There's a few things going on here. For now, I will drop the loop but we know that `j`

will take values in `y_set`

so will be either zero or one. First make the two arrays:

```
import numpy as np
X_set = np.arange(20).reshape(10, 2)
y_set = np.array([0, 1, 1, 1, 0, 0, 1, 1, 0, 1])
```

From the above, this code is basically doing:

```
plt.scatter(filtered_values_in_first_column_of X_set,
filtered_values_in_second_column_of X_set)
```

`y_set`

is providing the filter. We can get there by building up the steps:

```
print("Where y_set == 0: Boolean mask.")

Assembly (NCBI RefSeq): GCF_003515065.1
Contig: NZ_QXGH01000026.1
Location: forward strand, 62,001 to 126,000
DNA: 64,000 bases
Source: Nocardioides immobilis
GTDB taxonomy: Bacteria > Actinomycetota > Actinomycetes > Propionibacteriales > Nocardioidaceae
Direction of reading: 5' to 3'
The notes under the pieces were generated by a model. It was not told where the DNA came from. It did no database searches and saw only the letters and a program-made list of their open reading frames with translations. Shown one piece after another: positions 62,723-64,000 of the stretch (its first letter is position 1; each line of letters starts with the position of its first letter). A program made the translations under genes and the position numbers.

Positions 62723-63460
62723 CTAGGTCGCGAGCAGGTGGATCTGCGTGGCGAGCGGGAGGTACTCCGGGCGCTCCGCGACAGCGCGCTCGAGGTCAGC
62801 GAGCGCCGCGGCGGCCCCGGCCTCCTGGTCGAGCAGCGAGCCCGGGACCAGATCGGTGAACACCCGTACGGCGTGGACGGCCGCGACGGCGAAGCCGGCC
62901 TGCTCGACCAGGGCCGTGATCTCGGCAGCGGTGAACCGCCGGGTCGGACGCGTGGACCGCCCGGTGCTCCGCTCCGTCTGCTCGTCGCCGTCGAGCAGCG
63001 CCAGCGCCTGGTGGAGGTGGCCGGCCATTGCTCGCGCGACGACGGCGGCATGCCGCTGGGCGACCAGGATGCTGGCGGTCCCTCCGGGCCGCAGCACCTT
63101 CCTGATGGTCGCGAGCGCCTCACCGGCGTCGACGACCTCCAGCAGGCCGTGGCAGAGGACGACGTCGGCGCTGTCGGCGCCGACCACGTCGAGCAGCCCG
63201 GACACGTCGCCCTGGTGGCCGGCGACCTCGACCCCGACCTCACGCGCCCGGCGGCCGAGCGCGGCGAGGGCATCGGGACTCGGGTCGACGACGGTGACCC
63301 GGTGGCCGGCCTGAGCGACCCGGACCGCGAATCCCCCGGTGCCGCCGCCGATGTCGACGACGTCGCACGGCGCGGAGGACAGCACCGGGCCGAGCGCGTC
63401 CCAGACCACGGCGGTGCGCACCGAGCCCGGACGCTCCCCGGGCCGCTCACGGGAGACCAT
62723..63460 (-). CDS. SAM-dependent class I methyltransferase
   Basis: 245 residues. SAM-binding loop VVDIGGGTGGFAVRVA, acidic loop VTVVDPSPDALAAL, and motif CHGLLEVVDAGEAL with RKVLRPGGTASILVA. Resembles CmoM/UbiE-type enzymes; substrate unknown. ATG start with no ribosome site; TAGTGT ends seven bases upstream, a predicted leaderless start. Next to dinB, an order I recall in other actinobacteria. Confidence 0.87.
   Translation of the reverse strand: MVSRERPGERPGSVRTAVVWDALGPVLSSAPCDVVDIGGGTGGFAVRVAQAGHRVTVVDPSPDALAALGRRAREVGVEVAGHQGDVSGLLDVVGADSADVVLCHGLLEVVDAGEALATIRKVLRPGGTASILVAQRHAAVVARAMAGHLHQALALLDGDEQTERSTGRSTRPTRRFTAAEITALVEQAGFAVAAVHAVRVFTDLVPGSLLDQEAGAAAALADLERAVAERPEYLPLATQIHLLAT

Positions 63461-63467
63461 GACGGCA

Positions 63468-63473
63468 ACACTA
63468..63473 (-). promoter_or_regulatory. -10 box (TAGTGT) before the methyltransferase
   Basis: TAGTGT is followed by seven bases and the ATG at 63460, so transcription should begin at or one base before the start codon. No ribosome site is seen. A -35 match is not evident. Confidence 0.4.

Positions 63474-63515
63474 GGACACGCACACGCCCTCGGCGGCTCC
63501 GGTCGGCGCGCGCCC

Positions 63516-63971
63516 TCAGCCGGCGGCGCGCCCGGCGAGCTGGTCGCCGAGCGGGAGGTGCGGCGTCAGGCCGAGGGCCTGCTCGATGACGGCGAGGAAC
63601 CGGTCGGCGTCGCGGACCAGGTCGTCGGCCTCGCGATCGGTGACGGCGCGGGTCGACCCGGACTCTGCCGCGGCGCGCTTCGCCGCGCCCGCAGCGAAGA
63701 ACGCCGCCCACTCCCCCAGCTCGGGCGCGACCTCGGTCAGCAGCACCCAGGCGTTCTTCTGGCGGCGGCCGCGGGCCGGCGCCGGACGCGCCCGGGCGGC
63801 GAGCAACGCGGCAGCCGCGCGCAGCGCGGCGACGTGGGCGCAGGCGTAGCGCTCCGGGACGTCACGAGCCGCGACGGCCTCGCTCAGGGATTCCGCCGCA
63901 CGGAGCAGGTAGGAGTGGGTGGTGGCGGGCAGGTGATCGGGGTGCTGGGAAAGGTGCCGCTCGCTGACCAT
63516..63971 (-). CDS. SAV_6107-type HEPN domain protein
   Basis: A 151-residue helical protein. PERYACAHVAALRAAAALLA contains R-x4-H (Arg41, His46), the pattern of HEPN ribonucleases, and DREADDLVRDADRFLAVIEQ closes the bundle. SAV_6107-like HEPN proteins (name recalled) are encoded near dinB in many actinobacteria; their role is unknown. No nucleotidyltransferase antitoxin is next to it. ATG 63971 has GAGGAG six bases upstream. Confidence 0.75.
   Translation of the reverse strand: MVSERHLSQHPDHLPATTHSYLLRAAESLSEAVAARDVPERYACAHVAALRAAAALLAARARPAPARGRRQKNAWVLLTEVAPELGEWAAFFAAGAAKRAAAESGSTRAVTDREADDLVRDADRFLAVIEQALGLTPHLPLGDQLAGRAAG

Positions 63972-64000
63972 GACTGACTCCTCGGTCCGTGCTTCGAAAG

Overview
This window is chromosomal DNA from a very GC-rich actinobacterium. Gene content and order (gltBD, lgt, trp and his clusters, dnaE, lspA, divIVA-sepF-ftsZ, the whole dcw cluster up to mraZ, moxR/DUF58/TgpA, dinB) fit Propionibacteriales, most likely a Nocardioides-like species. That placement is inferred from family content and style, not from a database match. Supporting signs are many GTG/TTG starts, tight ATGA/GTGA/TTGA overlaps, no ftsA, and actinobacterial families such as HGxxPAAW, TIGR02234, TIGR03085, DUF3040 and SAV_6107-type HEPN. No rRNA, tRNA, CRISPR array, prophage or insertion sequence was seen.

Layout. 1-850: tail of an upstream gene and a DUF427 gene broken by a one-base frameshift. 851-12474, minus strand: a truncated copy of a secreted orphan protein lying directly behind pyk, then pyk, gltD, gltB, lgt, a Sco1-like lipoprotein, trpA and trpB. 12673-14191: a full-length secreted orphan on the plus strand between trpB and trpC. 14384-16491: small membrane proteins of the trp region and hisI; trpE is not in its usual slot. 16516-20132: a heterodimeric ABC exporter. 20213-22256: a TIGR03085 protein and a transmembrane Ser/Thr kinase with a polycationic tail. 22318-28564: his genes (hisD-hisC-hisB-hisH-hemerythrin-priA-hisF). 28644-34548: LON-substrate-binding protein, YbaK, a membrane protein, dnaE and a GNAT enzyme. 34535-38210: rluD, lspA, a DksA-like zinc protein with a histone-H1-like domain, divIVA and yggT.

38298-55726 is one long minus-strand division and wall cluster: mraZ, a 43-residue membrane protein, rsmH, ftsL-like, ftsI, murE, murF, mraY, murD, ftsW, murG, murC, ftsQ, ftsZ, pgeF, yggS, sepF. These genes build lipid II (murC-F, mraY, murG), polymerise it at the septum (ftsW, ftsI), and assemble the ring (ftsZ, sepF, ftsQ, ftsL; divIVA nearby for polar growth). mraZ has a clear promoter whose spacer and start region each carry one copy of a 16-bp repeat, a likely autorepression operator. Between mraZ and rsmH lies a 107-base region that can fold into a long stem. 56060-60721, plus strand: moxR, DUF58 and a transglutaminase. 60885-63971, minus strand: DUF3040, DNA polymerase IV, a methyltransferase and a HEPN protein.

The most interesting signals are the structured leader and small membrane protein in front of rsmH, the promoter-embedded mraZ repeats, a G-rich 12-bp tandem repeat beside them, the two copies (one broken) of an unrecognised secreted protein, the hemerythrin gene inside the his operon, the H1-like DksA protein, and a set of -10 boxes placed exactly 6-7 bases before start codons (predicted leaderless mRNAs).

print(y_set == 0)
print()
print("All rows of X_set indexed by the Boolean mask")
print(X_set[y_set == 0])
print()
print("2D indexing to get only the first column of the above")
print(X_set[y_set == 0, 0])
print()
```

You can see more on the `numpy`

indexing here. Once you break the steps down, it's not too complicated but I think it was an unnecessarily complex way of achieving this task.

The `for`

loop is so that they could repeat the plot with two different colours depending on whether the values are filtered by `y_set`

being equal to 0 or 1.

`y_set == j, 0`

will return`True`

or`False`

. And then, If your X_set defined by pandas type. we'll filter by boolean. – Frank AK Jul 31 '18 at 13:03